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Comment: Re:Autism risk is not a myth (Score 2) 588

by nawcom (#46746487) Attached to: Jenny McCarthy: "I Am Not Anti-Vaccine'"
"Mercury is a known neurotoxin and is proven to kill brain neurons."


Mercury is a known element that naturally is part of the human body. Look at the FDA thimerosal content of vaccines currently mandated and add them all up (far over what a single person gets from vaccines) - it totals to 239.2 micrograms of mercury. How much mercury is in a newborn of average weight? 303 micrograms. How much mercury is in an average adult? 6 milligrams. Quit spreading this bullshit. Eat some tuna lately? you took in some mercury and you're doing just fine. Yes, there is an unsafe amount, but the fact that remains is the amount in vaccines is minuscule to what the human body manages.

Comment: Re:QT is a flawed implementation of cross platform (Score 1) 81

by nawcom (#43397889) Attached to: Qt 5.1 Adds Android and iOS Support
Apple uses their Windows port of the QuickTime framework for iTunes. In OS X, the QuickTime framework is taken advantage of in too many apps to count. So yeah, people are still stuck using what you refer to generically as QuickTime. You didn't say something specific, like "QuickTime Player". QuickTime is gonna be around for a while.

Comment: Re:OSX would be nice... (Score 0, Troll) 61

by nawcom (#43261713) Attached to: KDE's Calligra Office Suite For Android Released

Which MAC are you talking about? It's an acronym for more things than you may know.

http://en.wikipedia.org/wiki/Mac

If you're referring to the shortened nick for Macintosh, spell it as so. As for MAC, well you're just feeding the bad habit that people on the internet somehow created. I personally read it as Media Access Control initially (when people type MAC, referring to anything). Anyways. It's a simple name. Learn how to type it right.

Comment: From my experience, banks don't understand (Score 1) 284

by nawcom (#36382956) Attached to: Court Rules Passwords+Secret Questions=Secure eBanking

I find it upsetting that my online access to my bank account has a password limit of 10 characters which are also limited to letters and numbers. I've called and complained, but of course the silly stupid customer doesn't know anything about anything. Here's the exact limits according to their website:

Password must be between 7 and 10 alpha-numeric characters. Acceptable characters for passwords include combinations of any of the following characters: a-z, A-Z, 0-9, !, @, #, $, %, ^, &, *, (, or )

I hate retarded security.

Comment: Re:Ain't that qute? (Score 3, Insightful) 141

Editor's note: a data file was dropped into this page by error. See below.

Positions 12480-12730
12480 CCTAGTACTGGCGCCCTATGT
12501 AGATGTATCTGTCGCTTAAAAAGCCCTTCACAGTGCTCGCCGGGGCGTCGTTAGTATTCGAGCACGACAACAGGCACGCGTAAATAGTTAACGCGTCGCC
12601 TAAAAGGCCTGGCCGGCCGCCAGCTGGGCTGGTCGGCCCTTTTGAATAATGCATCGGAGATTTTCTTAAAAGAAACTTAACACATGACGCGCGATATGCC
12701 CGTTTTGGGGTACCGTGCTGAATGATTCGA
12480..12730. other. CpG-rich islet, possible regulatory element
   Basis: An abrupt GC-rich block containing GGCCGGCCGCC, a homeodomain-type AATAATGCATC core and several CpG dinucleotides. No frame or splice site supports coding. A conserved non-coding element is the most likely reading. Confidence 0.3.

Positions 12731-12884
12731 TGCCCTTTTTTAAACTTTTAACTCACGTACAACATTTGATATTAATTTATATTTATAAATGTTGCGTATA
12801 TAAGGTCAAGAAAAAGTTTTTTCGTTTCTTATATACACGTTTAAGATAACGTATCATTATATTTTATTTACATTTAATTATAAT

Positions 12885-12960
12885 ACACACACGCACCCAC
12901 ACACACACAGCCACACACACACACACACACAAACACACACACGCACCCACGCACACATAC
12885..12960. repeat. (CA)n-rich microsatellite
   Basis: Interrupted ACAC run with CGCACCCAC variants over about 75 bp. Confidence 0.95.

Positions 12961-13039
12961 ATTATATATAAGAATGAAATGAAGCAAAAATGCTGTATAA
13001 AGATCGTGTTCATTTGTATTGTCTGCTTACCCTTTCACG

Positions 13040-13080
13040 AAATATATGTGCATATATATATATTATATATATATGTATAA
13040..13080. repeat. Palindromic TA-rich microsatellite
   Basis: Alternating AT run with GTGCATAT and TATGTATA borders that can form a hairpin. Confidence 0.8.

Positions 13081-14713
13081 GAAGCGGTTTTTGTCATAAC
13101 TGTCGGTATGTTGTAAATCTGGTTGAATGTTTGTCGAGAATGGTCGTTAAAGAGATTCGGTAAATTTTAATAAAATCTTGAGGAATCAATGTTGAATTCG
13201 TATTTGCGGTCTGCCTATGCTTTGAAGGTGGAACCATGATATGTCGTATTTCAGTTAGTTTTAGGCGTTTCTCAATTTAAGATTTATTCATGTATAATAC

by nawcom (#34872154) Attached to: Embedded Linux 1-Second Cold Boot To QT

can we please get back to arguing now?

Yeah, right after I finish beating Doom III by "I.D." software running on my "MAC".

I wouldn't be surprised if the poster pronounces daemon as "daymon" either. The geek ego sure seems to get in the way of learning how to pronounce things. It looks like devs these days will have to provide audio files to show how to pronounce their work.

*shakes his head at correct pronunciation deniers*

Science

What Scientists Really Think About Religion 1123

Posted by kdawson
from the two-towers dept.
Hugh Pickens writes "The Washington Post has a book review of Science and Religion: What Scientists Really Think by Rice University sociologist Elaine Ecklund, who spent four years doing a detailed survey of 1,646 scientists at elite American research universities. The study reveals that scientists often practice a closeted faith, worrying about how their peers would react to learning about their religious views. 'After four years of research, at least one thing became clear: Much of what we believe about the faith lives of elite scientists is wrong. The '"insurmountable hostility" between science and religion is a caricature, a thought-cliche, perhaps useful as a satire on groupthink, but hardly representative of reality,' writes Ecklund. Unsurprisingly, Ecklund found that 64% of scientists are either atheists (34%) or agnostic (30%). But only five of the 275 in-depth interviewees actively oppose religion; and even among the third who are atheists, many consider themselves 'spiritual.' 'According to the scientists I interviewed, the academy seems to have a "strong culture" that suppresses discussion about religion in many areas,' says Ecklund. 'To remove the perceived stigma, we would need to have more scientists talking openly about issues of religion, where such issues are particularly relevant to their discipline.'"

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